Disneyland employees laughed at struggling disabled guest before deadly fall, lawsuit alleges

Disneyland employees laughed at the struggles of a disabled woman rather than help her out of a Jungle Cruise boat before she suffered a fall that ultimately led to her death, a lawsuit alleges.

A wrongful death lawsuit against Disneyland, alleging that a 66-year-old Ventura County woman fell while getting out of a Jungle Cruise boat and died five months later due to complications from her injuries, has been assigned to a federal judge.

The lawsuit filed by the family of Joanne Aguilar against the Walt Disney company, its theme park division and Disneyland was assigned on Jan. 5 to United States District Judge Cormac Carney at the Ronald Reagan Federal Building and United States Courthouse in Santa Ana.

In its response to the lawsuit filed with the court, Disney denied all the allegations and said it is seeking a jury trial. Disneyland officials reached this week declined to comment further on the lawsuit.

“My clients went to Disneyland with the hopes of creating life-long happy memories and instead are left with the memory of a lack of dignity and respect for their mother which ultimately led to her final demise,” family attorney Michael Jeandron told SCNG. “Two daughters are heartbroken, healing and seeking accountability for Disney cast members who laughed at their struggling mother instead of helping her.”

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Aguilar visited the Anaheim theme park on Aug. 22, 2021 with her adult daughters Andrea Mallul and Zenobia Hernandez, according to the lawsuit.

When the family arrived at the Jungle Cruise attraction, the physically disabled Aguilar was told by Disneyland employees that a wheelchair-accessible boat was unavailable, according to the lawsuit.

The Jungle Cruise attraction — which takes riders on a cruise along the rivers of the world helmed by a comedic skipper — has an ADA-accessible boat that allows disabled Disneyland visitors to roll onto a platform on the riverboat from the dock without exiting their wheelchair.

Aguilar opted to ride another Jungle Cruise boat with the assistance of her daughters. After the ride, Disneyland employees “placed small unsecured blocks on top of the existing steps inside the boat to reduce the height of each step,” according to the lawsuit.

Aguilar’s daughters helped her out of the Jungle Cruise boat without the assistance of Disneyland cast members — Disney parlance for employees. Instead of assisting Aguilar out of the boat, Disneyland cast members laughed at her struggles, leaving her feeling ashamed, embarrassed and dehumanized, the lawsuit alleges.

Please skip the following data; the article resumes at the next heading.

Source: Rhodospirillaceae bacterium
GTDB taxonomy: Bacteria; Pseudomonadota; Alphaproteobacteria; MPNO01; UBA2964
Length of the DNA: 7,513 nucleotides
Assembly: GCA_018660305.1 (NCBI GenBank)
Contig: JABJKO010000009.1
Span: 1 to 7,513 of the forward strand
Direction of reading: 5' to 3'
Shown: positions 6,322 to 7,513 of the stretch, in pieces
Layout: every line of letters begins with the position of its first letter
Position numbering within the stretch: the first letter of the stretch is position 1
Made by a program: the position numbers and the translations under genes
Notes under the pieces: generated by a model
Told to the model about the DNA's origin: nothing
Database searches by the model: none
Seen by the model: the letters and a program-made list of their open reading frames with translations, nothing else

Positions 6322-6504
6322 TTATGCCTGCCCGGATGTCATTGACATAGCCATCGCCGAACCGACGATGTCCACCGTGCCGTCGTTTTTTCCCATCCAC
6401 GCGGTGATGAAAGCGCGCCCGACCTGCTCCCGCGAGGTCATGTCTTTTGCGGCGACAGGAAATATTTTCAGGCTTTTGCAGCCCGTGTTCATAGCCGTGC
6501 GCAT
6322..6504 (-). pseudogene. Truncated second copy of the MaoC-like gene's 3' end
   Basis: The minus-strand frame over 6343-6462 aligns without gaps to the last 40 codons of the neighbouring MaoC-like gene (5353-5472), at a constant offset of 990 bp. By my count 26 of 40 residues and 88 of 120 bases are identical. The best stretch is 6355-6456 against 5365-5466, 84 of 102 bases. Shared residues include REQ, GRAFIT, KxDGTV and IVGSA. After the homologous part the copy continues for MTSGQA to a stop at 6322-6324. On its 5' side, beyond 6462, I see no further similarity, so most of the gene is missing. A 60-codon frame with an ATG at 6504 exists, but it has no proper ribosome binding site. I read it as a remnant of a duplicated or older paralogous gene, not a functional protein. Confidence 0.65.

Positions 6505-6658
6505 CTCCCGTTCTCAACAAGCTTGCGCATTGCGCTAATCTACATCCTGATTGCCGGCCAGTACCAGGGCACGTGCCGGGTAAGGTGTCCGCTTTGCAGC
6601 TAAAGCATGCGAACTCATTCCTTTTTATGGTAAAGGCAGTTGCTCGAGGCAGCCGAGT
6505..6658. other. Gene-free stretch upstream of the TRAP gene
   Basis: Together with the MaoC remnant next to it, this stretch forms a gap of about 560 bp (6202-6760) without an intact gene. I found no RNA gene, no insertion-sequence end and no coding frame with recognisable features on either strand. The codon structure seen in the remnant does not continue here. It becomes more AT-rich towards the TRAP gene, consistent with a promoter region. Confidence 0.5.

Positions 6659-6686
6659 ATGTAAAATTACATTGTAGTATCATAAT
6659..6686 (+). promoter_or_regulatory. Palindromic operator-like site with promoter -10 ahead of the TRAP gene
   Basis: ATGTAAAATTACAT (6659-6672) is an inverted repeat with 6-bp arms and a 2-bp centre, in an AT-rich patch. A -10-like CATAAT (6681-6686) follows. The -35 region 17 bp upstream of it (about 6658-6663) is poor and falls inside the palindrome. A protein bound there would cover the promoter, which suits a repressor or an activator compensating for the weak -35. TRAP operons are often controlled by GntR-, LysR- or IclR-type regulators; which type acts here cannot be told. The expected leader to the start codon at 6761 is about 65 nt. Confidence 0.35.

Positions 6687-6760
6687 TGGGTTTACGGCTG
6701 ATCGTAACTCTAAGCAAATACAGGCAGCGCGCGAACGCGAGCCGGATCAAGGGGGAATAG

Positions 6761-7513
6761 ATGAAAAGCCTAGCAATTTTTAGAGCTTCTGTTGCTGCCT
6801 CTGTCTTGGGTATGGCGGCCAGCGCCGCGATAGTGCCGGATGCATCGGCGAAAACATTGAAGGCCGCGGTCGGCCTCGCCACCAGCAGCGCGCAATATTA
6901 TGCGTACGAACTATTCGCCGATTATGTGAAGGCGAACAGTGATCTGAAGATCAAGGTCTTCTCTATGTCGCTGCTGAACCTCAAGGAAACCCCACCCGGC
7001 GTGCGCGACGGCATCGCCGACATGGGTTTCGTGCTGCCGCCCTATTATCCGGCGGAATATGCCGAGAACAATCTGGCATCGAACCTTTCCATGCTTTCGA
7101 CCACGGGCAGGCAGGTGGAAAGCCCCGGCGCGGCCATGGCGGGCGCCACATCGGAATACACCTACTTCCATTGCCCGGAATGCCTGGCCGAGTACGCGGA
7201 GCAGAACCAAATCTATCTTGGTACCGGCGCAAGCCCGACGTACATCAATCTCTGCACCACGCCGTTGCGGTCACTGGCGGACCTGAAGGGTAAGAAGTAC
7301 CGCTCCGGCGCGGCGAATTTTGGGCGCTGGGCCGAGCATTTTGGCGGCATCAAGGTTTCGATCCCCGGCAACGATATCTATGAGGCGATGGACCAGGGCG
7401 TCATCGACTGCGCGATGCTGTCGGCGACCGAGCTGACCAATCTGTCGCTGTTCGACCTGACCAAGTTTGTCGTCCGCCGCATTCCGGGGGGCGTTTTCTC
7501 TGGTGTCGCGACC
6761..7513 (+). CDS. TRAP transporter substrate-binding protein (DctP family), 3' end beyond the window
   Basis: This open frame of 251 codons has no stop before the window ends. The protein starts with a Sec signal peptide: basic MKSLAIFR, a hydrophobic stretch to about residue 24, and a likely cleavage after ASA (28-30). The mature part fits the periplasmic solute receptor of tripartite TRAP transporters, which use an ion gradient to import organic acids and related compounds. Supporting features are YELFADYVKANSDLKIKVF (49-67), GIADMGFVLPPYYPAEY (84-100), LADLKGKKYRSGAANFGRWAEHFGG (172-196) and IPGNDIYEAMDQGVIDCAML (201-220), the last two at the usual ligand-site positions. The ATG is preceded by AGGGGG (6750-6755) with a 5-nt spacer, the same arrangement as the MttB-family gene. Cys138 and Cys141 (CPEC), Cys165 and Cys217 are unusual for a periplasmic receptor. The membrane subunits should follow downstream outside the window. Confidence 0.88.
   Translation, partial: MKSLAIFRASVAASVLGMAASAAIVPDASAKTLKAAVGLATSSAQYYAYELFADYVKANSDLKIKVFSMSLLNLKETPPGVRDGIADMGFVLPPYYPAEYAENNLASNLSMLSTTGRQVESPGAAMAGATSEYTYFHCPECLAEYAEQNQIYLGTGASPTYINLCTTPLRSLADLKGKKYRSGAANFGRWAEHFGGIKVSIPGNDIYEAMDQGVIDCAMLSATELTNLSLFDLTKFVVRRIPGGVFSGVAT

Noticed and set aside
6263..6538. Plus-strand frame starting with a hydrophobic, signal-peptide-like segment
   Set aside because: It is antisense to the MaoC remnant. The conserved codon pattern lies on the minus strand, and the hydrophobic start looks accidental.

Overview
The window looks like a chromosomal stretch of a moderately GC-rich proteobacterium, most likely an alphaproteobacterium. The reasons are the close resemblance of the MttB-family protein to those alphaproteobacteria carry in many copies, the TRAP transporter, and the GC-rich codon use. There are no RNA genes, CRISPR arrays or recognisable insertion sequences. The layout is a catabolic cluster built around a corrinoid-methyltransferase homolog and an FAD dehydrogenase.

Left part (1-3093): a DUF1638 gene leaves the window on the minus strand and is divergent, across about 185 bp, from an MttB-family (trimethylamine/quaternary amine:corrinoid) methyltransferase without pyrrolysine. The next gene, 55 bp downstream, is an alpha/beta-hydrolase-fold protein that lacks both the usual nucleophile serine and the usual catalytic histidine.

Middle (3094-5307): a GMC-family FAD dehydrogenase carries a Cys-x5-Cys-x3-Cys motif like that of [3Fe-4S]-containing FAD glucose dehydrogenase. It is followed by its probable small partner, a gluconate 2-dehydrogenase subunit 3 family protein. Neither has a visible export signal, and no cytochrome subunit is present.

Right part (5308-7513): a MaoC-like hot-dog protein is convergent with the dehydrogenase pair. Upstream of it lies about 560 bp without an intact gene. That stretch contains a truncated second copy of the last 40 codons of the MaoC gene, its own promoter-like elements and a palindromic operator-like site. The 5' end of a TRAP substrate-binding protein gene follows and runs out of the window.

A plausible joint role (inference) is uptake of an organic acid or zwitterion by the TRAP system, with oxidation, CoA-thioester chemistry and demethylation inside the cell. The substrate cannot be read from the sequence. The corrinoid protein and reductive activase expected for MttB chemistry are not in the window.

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“Exiting the boat was more difficult as it required her to propel her body upward with her lower legs, which due to her disability was not possible,” according to the lawsuit. “The struggle was apparent and Disney cast members began snickered [sic] and giggling as they watched Ms. Aguilar try to safely exit the boat.”

Aguilar lost her balance on the unstable blocks, fell backward and fractured the femur in her right leg, according to the lawsuit.

Aguilar was taken by ambulance to an Anaheim hospital where she underwent surgery and remained for 10 days. She moved to an Oxnard rehabilitation center where she stayed for five months. She got an infection, went into septic shock and died on Jan. 29, 2022, according to the lawsuit. The wrongful death suit alleges Aguilar ultimately died as a result of her injuries from the fall at Disneyland.

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Septic shock is a life-threatening condition caused by bacteria or fungus. People recovering from surgeries or those who have compromised immune systems, diabetes or liver problems are particularly susceptible to the infection, said Dan Cupido, a retired chief deputy coroner in Riverside County. An injury from a fall would not directly cause a person to develop septic shock, Cupido said.

Aguilar’s family sued Disneyland on Nov. 18 for wrongful death and violation of the Americans with Disabilities Act. The suit seeks a monetary judgment for physical pain, mental suffering, humiliation, medical costs and funeral expenses.

In Disney’s written response on Dec. 29, the company’s lawyers contended that Aguilar’s injuries were caused by her own conduct and negligence and that Disneyland did not discriminate against Aguilar or deny her equal access.

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